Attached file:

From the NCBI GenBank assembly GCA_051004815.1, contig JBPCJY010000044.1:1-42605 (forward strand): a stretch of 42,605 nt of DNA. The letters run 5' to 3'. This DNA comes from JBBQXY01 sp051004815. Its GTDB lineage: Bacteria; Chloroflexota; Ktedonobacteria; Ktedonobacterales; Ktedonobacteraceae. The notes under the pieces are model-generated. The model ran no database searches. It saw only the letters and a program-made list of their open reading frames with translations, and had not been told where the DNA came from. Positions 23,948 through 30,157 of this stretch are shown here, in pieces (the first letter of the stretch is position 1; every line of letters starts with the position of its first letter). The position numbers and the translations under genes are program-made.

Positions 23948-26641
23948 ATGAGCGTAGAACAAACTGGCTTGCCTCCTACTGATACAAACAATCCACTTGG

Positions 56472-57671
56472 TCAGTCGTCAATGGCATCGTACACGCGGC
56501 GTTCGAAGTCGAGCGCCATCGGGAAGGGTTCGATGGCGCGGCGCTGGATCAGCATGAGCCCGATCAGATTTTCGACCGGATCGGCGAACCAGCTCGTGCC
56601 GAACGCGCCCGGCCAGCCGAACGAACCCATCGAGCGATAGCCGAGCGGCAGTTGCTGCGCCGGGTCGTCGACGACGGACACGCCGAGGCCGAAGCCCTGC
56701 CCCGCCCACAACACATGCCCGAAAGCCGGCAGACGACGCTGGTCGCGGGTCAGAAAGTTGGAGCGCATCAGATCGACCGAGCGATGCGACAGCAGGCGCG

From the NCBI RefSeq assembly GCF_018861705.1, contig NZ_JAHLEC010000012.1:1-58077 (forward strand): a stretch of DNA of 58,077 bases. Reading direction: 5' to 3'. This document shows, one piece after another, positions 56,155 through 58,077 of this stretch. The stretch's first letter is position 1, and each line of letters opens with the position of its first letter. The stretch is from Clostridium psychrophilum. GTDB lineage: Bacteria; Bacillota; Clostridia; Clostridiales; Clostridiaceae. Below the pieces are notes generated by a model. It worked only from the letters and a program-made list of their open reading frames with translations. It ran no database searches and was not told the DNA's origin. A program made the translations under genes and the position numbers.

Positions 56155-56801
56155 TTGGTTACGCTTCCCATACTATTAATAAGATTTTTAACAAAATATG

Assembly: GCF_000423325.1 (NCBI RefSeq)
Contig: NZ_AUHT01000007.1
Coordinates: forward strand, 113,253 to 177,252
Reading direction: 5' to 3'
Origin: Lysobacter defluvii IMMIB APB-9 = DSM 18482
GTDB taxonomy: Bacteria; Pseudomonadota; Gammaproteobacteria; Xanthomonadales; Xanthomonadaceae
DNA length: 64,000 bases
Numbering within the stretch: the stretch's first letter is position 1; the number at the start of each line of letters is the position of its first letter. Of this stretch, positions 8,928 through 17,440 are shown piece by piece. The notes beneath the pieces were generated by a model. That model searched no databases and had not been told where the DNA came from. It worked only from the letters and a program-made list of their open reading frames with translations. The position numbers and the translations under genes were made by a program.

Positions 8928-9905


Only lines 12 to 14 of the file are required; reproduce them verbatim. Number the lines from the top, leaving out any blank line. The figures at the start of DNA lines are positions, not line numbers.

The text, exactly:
Assembly: GCF_000423325.1 (NCBI RefSeq)
Contig: NZ_AUHT01000007.1
Coordinates: forward strand, 113,253 to 177,252